As a psychologist, I have worked with many clients struggling with mental health difficulties such as anxiety and depression. I am trained in several therapies, which are all aimed at helping people suffering from mood and thought-based disorders. I know practically how to challenge maladaptive thoughts and the importance of self-care and self-compassion. Yet, when it came to my own suffering, none of that mattered. I felt completely alone, terrified, guilty, and ashamed. I felt betrayed by my own profession. I was doing everything I would recommend a client to do in my position, but nothing worked. I was drowning in guilt and shame. My poor baby, having a mother like me; my poor husband, he didn’t sign up for this when he married me. I used to be such a resilient person… Why can’t I deal with this? I’m not meant to be a mother. I hate this, I want my old life back. Eventually, I had thoughts about going to sleep and not waking up. This scared me. I had never felt like my life was not worth living until now.
That was my wake-up call.
I had resisted the idea that I might be depressed and require medication because I thought I had the skills to manage my mental health issues. I do this for a living, how can I possibly not be able to manage it myself? How can I call myself a psychologist and help others with their problems if I can’t even manage my own? The thing with mental illness is that it doesn’t discriminate. It doesn’t matter who you are, what you do, what you know. It is so much more complex than that. Just like heart surgeons are not immune to heart disease. I had all the skills, but I was not able to use them, I couldn’t ‘operate’ on myself. I needed help. Recognising this was my turning point. I started taking antidepressant medication and talking to my psychologist, my family, my friends, and my husband to whom I had been too scared to admit my feelings before. Being vulnerable is scary, but it is also necessary to allow others to help us.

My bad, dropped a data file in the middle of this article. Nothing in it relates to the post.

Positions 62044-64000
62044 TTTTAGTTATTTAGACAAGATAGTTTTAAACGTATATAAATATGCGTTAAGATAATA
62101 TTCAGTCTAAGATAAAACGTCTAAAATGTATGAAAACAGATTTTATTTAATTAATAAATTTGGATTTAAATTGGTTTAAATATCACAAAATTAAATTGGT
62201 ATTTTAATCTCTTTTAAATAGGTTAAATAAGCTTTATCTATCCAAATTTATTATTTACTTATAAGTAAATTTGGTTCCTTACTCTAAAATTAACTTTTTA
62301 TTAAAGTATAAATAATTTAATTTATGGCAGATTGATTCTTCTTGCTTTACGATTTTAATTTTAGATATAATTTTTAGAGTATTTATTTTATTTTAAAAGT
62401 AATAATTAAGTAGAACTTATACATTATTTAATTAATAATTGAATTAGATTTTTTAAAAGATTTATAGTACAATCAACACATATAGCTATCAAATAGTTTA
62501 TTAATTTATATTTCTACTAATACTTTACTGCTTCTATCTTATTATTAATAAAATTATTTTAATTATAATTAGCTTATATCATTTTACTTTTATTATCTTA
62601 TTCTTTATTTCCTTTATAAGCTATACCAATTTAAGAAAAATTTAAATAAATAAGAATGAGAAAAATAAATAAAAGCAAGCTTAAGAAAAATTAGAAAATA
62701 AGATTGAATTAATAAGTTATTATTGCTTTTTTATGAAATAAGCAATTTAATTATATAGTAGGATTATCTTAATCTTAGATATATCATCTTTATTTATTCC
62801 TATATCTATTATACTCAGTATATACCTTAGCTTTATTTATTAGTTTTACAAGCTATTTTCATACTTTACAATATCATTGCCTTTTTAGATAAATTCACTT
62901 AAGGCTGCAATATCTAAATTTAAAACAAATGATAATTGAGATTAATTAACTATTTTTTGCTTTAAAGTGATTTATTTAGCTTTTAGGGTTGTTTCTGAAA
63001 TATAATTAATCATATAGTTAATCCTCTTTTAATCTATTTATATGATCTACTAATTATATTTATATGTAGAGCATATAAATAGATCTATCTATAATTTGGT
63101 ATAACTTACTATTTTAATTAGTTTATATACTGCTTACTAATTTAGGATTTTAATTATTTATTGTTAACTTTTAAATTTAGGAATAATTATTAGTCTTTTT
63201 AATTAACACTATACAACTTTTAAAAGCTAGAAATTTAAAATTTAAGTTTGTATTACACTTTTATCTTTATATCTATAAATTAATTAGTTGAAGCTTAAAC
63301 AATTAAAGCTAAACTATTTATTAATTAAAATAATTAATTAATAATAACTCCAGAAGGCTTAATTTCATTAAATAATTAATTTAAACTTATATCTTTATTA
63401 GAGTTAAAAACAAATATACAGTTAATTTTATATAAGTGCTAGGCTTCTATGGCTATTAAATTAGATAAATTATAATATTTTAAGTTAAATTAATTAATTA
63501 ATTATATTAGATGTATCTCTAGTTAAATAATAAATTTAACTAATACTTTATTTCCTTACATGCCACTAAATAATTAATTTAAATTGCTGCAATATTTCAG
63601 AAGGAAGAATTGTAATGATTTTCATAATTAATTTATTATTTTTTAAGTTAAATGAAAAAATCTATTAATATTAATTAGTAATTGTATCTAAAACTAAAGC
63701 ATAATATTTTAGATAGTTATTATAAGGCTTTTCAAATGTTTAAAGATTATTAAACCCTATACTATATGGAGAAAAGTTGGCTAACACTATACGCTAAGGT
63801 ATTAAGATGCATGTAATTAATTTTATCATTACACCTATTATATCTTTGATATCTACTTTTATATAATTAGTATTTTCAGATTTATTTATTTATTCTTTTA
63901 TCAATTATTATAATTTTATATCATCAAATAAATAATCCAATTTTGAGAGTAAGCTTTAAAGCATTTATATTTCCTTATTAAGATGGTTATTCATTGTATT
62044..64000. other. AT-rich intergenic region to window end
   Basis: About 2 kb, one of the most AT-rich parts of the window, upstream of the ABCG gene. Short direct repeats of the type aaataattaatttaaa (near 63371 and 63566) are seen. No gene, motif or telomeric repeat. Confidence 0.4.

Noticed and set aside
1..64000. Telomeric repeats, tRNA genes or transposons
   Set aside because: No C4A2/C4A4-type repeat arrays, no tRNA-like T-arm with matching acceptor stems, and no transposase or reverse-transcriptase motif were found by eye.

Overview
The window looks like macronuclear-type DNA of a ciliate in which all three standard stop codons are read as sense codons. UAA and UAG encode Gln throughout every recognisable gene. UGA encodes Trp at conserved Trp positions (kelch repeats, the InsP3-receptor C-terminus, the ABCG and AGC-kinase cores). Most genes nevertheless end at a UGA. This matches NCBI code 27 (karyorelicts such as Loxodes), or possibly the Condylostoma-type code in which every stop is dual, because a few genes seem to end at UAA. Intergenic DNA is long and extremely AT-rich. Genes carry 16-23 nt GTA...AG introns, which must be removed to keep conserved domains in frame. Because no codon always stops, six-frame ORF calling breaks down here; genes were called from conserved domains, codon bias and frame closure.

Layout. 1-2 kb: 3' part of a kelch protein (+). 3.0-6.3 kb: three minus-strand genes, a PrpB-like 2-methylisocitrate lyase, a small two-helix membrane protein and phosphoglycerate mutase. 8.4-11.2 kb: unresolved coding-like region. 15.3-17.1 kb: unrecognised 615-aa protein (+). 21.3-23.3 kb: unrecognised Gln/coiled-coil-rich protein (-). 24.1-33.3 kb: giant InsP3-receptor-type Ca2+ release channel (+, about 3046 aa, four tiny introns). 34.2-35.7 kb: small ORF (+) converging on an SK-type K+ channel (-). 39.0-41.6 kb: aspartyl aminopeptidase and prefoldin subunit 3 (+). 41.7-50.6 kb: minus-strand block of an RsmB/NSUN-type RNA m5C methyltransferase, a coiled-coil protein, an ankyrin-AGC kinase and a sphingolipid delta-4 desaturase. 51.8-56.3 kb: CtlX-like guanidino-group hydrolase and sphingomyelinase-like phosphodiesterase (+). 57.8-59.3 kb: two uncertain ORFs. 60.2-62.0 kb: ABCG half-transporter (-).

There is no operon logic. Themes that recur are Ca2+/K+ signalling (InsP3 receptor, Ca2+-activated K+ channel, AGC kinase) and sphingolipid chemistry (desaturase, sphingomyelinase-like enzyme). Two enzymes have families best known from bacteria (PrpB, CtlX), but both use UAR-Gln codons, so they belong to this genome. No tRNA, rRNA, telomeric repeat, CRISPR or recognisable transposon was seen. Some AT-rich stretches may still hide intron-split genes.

Finding joy in motherhood
My baby is now 8 months old. I am healthy and happy, and I am finally enjoying being a mother. It was a long and dark road, and I know I have more work to do to unpack some of the painful experiences I have been through. Now I look ahead and hope I can take these lessons with me for the next challenge. It is not easy for me to share this experience; it is so far from what I thought motherhood would be like for me. I have a lot of sadness recounting what I experienced with postnatal anxiety and depression, and I hope that sharing it will help to reduce the stigma around perinatal mental illness. Do not suffer in silence. You matter, and my own experience has taught me that things can get better. Those dark clouds will lift letting the light in and illuminating the beautiful joy that is motherhood.
Jessica* is a clinical psychologist and the happy mother of Rio. She lives with her husband and their little boy in Melbourne, Australia.
*Surname omitted for privacy protection.